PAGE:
New Perry Hall Giant to serve as a prototype for chain

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The natural foods aisle at the Perry Hall store on Bel Air Road. The store will be a prototype for other Giant outlets.

Giant Food's newest Baltimore-area store offers a glimpse of the future for the region's dominant grocer, when shoppers increasingly rely on technology, demand more organic foods and expect a wide selection of prepared meals.

Giant, which has been steadily launching new locations, remodeling older supermarkets and acquiring competitors' closed outlets, is set to open its newest store Friday in Perry Hall.


Not just another supermarket, the store is expected to serve as a prototype for future Giants, including several that will be part of mixed-use developments in Washington, said Jamie Miller, a Giant spokesman.

The 56,000-square-foot space on Belair Road was a former Superfresh that Giant acquired in May, then gutted and remodeled.


The Ahold USA-owned chain has 173 stores in the Baltimore-Washington region, including about 100 in the Baltimore area.

"A lot of what you see here will be reintroduced to future store remodeling," Miller said. "A lot more competition has come into the market. It has forced all of us to step up our game."

Entering the revamped store, customers will find an expanded produce and flower department, with shelves on one side for special deals. A gourmet cheese case features some 200 varieties. An aisle is reserved for organic and gluten-free food. Prepared items, including meals, are available in the deli.

Store manager Ray Cameron said Monday that his team aimed to accommodate shoppers seeking prepared meals.

"We anticipate having a good business for that customer," he said.

The updated store allows customers to order deli meats on a touch screen, scan items with hand-held devices as they put them into their baskets or carts, and use self-checkout lanes. Two checkout aisles are reserved for shoppers who use the hand-held scanners — they hold their scanners up to the checkout screen, then pay.

Supermarket analyst David J. Livingston, managing partner of Wisconsin-based DJL Research, said he didn't consider Giant's changes "earth-shattering" but said some of the chain's new features sought to keep the chain competitive and help it maintain its current market share.

"Giant needs to keep up to date as long as new competition keeps coming into the market," he said.


Supermarket chains are trying to figure out how to win the market-share battle, Livingston said. They are no longer trying to go head-to-head on pricing with big-box discounters, which years ago expanded to include food and grocery items.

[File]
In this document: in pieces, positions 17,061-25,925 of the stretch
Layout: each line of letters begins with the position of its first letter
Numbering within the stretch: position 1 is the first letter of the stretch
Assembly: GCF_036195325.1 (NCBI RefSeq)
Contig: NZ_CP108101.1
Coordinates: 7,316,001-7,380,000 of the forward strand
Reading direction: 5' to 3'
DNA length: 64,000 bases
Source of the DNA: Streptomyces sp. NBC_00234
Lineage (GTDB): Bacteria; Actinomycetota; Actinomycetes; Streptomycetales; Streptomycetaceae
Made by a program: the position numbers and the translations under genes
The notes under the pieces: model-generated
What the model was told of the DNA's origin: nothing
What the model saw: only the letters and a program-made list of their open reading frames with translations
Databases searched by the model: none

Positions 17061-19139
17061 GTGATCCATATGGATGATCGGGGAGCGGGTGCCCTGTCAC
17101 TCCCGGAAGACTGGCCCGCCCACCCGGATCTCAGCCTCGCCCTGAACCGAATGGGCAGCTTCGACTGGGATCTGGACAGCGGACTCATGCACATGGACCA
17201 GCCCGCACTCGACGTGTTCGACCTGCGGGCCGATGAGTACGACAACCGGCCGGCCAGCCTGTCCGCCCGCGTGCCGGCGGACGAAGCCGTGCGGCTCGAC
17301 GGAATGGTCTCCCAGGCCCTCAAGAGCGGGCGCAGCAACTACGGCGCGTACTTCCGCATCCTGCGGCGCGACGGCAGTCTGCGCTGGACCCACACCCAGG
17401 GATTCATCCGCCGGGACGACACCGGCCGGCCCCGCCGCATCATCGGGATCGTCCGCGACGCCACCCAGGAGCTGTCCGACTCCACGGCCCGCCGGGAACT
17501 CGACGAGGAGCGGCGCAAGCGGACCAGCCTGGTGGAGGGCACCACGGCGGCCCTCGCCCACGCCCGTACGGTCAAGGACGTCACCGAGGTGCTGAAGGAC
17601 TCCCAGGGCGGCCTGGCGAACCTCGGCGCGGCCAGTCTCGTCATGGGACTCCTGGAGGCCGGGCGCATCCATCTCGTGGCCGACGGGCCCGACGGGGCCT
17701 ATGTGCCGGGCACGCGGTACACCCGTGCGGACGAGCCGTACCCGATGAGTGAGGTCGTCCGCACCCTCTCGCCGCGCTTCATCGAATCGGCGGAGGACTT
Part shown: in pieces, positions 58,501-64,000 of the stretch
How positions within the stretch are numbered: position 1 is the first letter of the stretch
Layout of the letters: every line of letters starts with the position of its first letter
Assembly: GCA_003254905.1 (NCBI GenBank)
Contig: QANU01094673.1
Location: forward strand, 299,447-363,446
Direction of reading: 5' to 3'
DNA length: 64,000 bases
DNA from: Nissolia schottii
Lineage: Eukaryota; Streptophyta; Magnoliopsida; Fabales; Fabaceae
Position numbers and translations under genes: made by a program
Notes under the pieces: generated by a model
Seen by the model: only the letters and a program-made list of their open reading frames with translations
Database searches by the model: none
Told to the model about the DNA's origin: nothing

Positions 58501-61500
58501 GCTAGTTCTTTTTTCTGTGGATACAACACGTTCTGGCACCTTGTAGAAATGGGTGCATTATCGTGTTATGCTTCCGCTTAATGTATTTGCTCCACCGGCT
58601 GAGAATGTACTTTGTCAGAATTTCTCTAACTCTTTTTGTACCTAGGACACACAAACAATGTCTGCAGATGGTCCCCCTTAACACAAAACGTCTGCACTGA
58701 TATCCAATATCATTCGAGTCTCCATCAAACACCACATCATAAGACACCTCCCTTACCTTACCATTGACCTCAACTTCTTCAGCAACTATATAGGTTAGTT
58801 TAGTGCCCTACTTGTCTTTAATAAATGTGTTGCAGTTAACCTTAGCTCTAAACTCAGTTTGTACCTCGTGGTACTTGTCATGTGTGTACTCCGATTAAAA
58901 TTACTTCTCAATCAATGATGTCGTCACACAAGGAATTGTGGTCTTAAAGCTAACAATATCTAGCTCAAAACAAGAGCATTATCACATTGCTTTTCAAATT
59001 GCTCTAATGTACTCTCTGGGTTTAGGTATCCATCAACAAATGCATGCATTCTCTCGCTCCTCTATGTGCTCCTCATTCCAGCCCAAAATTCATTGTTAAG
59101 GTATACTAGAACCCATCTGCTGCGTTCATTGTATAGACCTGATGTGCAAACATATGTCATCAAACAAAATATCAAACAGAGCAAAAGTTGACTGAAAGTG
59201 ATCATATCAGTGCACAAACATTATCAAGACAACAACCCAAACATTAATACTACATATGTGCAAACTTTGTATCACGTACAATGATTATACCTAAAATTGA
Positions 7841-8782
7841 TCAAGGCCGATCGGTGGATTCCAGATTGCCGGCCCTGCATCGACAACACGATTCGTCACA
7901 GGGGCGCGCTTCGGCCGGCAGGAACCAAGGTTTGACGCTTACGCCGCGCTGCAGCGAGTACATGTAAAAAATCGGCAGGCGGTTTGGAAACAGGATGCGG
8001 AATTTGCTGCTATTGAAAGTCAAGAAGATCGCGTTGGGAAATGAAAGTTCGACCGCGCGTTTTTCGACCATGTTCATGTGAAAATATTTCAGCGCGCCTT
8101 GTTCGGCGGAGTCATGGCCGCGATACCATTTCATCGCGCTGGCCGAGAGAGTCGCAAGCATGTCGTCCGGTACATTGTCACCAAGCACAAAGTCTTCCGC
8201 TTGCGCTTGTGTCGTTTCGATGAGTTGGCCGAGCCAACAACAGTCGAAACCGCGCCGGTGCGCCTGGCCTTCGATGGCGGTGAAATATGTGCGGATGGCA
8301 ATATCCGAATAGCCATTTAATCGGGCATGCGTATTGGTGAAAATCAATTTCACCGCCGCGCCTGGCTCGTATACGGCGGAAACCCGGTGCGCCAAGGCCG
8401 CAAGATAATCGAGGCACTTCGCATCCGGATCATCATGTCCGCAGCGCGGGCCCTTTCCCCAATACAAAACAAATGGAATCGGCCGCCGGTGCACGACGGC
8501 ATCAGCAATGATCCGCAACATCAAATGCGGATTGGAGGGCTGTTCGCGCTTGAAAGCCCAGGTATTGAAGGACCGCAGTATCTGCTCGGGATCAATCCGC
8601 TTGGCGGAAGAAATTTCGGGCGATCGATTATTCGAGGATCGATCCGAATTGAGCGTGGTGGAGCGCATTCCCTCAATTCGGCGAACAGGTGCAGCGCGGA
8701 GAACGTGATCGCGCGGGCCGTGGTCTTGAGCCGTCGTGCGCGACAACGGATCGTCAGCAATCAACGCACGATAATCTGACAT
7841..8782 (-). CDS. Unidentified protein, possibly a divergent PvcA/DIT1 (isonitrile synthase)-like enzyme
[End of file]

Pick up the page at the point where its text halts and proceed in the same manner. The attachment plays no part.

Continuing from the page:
"This is what other conventional chains are doing," Livingston said of Giant's recent moves. "They're trying to differentiate themselves from Walmart for sure because they can't compete on price. Walmart will have that market. [Giant is] trying to compete for the middle-of-the-road shopper right now."

Some of the fiercest grocery competition for traditional supermarkets has come as Wegmans and Whole Foods move into more areas. Wegmans has cut into Giant's market share whenever it has opened a store near an existing Giant, Livingston said.

Still, he said, Giant is well-positioned to take advantage of some competitors in the midrange grocery market, including Shoppers Food & Pharmacy, Safeway and Food Lion, whose parent company in January announced the closing of 113 Food Lion stores, none of them in Maryland.

"They need to be in a position to take advantage of the weaker competition while keeping up with Wegmans and Whole Foods that have come into the area," Livingston said.

Wegmans, which has five Maryland stores, including those in Hunt Valley, Columbia and Abingdon, plans to open one facility in Crofton in October and another in Germantown next spring. The chain also is planning to anchor a retail project in Owings Mills that is in the planning stages. Whole Foods plans a new outlet in Columbia that is scheduled to open in 2014.


Giant was able to acquire the Perry Hall store after the Superfresh chain sold or closed almost all its Maryland groceries last year under a bankruptcy reorganization plan. Superfresh's parent company, A&P, decided to trim the brand to pay off $3.2 billion in debt.

Those closures opened up opportunities for Giant. The Perry Hall store marks the third store opening for the chain this year in the Baltimore area. In March, Giant moved from North Baltimore's Rotunda shopping center to a former Fresh & Green space on 41st Street that had previously been a Superfresh. Giant also opened a new outlet in Parkville in a former Fresh & Green store.

Some of the 150 workers at the revamped Perry Hall store include former Superfresh employees, including some who worked at the Perry Hall site, Cameron said.